The west coast of the United States is decimated by a large magnitude earthquake in San Andreas. Ray (Dwayne Johnson) is a rescue-chopper pilot, who is in the middle of a divorce with his wife Emma (Carla Gugino) and tries to maintain a close relationship with his daughter Blake (Alexandra Daddario), who is about to head off to college. When the largest-ever earthquake happens along the San Andreas fault, Blake finds herself trapped in San Francisco. This results to Ray and Emma to team together and make the trip across California from Los Angeles to save their daughter.
The disaster film genre is one with a tried and true formula. These films often feature a large cataclysmic event, which is seen though the eyes of a handful of protagonists. Even though there is much death and destruction seen on screen, the audience is often reassured by the fact that the heroes of the film will likely make it out unscathed.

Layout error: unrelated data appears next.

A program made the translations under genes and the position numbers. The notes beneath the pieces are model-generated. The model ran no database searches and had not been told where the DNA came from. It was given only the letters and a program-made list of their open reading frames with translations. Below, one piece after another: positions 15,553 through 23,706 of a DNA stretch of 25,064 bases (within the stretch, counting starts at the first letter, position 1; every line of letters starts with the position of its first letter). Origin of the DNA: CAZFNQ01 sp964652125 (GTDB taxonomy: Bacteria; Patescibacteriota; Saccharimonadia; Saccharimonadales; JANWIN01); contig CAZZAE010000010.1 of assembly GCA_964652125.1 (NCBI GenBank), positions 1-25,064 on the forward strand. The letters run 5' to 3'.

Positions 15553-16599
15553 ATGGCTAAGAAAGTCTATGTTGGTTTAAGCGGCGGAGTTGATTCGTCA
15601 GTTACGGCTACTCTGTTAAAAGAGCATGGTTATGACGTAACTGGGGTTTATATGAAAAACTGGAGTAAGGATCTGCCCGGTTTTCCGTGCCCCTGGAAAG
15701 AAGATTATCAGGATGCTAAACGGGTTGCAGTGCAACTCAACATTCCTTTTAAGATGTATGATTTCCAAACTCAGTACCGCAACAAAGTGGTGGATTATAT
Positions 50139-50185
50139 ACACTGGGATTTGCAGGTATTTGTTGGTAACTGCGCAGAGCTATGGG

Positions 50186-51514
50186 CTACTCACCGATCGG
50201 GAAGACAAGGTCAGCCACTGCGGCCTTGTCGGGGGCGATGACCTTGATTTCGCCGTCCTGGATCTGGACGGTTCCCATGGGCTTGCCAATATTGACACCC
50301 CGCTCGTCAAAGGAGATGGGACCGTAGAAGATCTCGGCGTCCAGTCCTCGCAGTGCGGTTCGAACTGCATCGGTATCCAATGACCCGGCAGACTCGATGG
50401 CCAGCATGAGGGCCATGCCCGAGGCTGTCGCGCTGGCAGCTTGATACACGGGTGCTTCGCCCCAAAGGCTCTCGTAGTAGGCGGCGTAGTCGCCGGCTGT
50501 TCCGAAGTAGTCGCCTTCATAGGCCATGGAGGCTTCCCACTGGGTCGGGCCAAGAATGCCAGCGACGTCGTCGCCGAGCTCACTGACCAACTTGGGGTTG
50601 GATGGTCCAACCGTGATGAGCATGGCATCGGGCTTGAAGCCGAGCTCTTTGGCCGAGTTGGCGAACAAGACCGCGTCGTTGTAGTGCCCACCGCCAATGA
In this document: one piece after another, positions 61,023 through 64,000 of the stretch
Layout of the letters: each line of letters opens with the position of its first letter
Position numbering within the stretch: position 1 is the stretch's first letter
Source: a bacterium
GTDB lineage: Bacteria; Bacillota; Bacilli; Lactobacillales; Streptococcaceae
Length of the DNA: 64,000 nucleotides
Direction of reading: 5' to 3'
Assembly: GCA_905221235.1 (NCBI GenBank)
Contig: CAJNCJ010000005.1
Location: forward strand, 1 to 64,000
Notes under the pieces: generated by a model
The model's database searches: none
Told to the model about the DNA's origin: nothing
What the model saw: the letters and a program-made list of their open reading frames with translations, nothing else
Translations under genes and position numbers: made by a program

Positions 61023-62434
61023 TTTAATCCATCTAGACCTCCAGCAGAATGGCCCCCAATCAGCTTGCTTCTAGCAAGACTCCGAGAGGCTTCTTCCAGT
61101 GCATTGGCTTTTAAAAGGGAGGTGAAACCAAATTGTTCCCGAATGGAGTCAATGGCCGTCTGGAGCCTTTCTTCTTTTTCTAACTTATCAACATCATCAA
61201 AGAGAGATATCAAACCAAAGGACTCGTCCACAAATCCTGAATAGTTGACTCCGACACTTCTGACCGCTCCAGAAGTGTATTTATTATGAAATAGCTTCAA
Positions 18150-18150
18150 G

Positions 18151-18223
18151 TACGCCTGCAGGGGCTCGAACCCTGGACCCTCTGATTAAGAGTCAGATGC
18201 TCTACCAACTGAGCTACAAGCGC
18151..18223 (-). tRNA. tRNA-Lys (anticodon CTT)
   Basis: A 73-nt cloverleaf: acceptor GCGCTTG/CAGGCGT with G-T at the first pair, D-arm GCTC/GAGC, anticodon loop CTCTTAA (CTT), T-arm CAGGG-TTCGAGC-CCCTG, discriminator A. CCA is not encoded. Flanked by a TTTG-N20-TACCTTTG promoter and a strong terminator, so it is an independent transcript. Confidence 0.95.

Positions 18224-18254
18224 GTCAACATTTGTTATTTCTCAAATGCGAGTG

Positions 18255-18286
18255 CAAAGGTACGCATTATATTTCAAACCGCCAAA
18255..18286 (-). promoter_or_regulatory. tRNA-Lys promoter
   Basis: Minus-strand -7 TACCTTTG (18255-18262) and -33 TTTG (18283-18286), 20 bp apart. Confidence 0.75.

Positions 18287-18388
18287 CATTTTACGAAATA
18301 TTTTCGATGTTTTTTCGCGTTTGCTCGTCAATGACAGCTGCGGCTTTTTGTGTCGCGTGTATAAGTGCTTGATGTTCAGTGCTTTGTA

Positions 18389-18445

I have probably been going to see disaster films as far back as Twister in 1996. I can say that I have typically been a fan of the genre, which has been perfected by director Roland Emmerich in films such as The Day After Tomorrow and 2012. While San Andreas pretty competently follows the disaster film formula, there was something different about my viewing experience.
While there have been many disaster films released after 9/11, this is the first time that I have seen such as film and found it to be a numbing experience. Perhaps the sight of Los Angeles and San Francisco crumbing to the ground is a little too close to those events from 2001. Or maybe it’s because there have been real disastrous earthquakes in the world, including the recent one in Nepal, which makes it not feel right to watch this level of destruction for entertainment.
I’m not entirely faulting San Andreas for my opinion of the film and there are plenty of things in the film I enjoyed, such as Paul Giamatti as the obligatory scientist who knows everything or Ioan Gruffudd as Emma’s architect boyfriend, who turns out to be a bit of a cowardly jerk. I would probably give San Andreas a mild recommendation, even though it’s no longer fun to watch this kind of stuff on the big screen, with there being so much real death and destruction in the world.
★ ★ ★ 1/2 | FAIR